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74 Reviews
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15 of 15 people found the following review helpful
4.0 out of 5 stars Take that - and zen some!
I train in Ju Jitsu at a London club and I can relate with many a wry smile to Robert Twigger's experiences in A.W.P. Although not training to the same punishing level, I see all his dojo types in any martial arts clubs; the sadists, the wimps, the show-offs and all us in-betweens - sliding between fear and fascination, bravado and dejection.
Twigger keeps the...
Published on 3 Feb 2004 by Mr. J. A. D. Swan

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3 of 3 people found the following review helpful
3.0 out of 5 stars Angry White Pyjamas
`Angry White Pyjamas' follows an Englishman in Japan as he trains on the extreme Tokyo riot police course. It looks at his time and training in an Aikido dojo and makes for fascinating reading. The style of Aikido he learnt is Yoshinkan and isn't truly representative of Aikido in general, you don't tend to get the overly macho and violent teachers and philosophy in other...
Published on 2 Sep 2009 by Spider Monkey


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6 of 18 people found the following review helpful
2.0 out of 5 stars An overblown Sunday magazine article, 5 Sep 2001
By A Customer
As both a martial artist and someone who knows a bit about Japanese people, also what it's like to live in Japan, I was disappointed in this book. The subject matter is not well explored and the characters are poorly developed. It seems that the author, although performing a rare undertaking for a European, spent much of his time walking around Japan with his eyes closed, such are the observations he makes. The writing style is inconsistent, at times it's hard to believe that the author once won a writing award whilst at university. I wouldn't recommend this book unless readers have either a keen interest in martial arts or nothing else to pick up from the bookshelf at the airport.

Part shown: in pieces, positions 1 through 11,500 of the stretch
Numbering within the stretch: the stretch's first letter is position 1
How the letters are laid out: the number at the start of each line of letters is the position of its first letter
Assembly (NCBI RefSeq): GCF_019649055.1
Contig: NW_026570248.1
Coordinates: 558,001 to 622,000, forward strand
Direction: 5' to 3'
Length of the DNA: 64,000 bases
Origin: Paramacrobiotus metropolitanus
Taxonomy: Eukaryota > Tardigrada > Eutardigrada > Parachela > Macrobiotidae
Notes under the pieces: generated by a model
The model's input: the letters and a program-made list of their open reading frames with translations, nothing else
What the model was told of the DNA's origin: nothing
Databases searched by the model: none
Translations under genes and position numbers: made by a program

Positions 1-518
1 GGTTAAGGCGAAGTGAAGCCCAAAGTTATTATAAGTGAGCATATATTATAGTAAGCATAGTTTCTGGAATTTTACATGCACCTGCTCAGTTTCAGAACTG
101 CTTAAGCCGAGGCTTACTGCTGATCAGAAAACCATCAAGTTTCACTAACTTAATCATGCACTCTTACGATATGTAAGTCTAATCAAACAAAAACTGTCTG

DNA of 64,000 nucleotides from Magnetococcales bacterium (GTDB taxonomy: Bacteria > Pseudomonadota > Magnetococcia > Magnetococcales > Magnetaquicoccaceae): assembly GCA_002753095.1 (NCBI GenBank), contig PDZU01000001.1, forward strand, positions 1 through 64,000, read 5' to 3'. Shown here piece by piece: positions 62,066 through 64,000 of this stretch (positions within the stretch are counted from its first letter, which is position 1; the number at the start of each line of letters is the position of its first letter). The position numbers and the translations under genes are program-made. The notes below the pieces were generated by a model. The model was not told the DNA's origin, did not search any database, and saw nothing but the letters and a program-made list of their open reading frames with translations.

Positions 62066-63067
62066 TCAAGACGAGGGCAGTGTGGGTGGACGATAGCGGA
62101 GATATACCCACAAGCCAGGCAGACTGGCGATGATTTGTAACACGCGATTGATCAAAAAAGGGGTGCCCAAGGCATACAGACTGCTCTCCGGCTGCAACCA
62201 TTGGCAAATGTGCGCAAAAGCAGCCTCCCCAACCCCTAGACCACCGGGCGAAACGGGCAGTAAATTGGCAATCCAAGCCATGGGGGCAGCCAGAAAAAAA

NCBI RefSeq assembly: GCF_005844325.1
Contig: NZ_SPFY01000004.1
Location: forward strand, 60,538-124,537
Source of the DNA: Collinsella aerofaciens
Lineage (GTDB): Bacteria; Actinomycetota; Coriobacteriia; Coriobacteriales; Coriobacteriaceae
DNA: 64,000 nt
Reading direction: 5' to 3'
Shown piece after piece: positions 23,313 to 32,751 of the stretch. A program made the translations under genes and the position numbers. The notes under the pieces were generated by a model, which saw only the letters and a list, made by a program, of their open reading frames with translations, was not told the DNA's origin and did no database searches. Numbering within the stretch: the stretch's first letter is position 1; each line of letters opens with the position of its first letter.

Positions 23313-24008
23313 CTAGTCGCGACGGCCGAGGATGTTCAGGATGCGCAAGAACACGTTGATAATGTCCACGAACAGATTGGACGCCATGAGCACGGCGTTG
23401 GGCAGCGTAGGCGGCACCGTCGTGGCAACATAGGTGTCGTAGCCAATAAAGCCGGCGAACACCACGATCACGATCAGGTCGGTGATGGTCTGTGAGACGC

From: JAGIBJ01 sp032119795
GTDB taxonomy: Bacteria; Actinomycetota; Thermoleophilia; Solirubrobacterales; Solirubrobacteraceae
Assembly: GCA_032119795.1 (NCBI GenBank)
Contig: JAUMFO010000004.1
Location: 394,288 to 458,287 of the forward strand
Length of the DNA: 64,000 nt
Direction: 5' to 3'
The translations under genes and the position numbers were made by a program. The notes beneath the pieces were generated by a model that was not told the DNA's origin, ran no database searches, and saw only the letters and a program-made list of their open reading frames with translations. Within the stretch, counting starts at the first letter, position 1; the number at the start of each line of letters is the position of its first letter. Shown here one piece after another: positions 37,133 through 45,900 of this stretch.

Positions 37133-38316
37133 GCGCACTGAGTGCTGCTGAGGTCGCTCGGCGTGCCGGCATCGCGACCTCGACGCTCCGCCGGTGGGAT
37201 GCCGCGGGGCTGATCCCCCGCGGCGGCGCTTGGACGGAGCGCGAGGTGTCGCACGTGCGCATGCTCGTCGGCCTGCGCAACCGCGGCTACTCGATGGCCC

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1 of 6 people found the following review helpful
2.0 out of 5 stars Not as good as I hoped., 10 Aug 2011
By 
M. SIMMONS "REVIEWER" (OXFORD, ENGLAND.) - See all my reviews
(REAL NAME)   
I used to have a keen interest in Japan and the martial arts. I went to Japan once as a tourist and 'dabbled' in various martial arts but not to any level of proficiency. I recognise some of the techniques from Aikido. However, I am not convinced that martial arts are designed to improve mind and body. On the contrary, if the characters in this book are anything to go by, quite the opposite. If a smoking, boozing, sex obsessed thug is your idea of the ideal 'sensei' then this may make you go to Japan. You may learn more from Bruce Lee about how to be a good martial artist. Remember 'the art of fighting without fighting' from Enter The Dragon. Also a casual misogyny permeates the book. Japan is not the best place in the world to be a woman. On the plus side, some of the characters were interesting but not enough to make me award three stars.
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4 of 26 people found the following review helpful
1.0 out of 5 stars What a disappointment !, 30 Oct 1998
By A Customer
I began reading this book hoping to pick up some pointers on the Yoshinkan style of Aikido. It is after all, the style that I study in England.
Furthermore, I have met many of the instructors mentioned during the course of the book, and was looking forward to the author comparing notes on their styles and abilities as martial artists.
Unfortunately, the author barely touches on martial arts techniques, and when he describes the various instructors, it is usually prefaced with a snide comment.
It would appear from reading the book, that the author did not enjoy his time on the Sensushei course, and that he had no enthusiasm for the training.
What made him go to Japan, and why did he enroll on the course ?
I would not recommend this book to any martial artists. It is self-indulgent twaddle.
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1 of 17 people found the following review helpful
2.0 out of 5 stars Heavy going, 15 Feb 2002
By A Customer
I bought this book because I was told it was amusing. I haven't laughed. I found the writing style very stilted and difficult to get into. The content is good though. Some interesting details.
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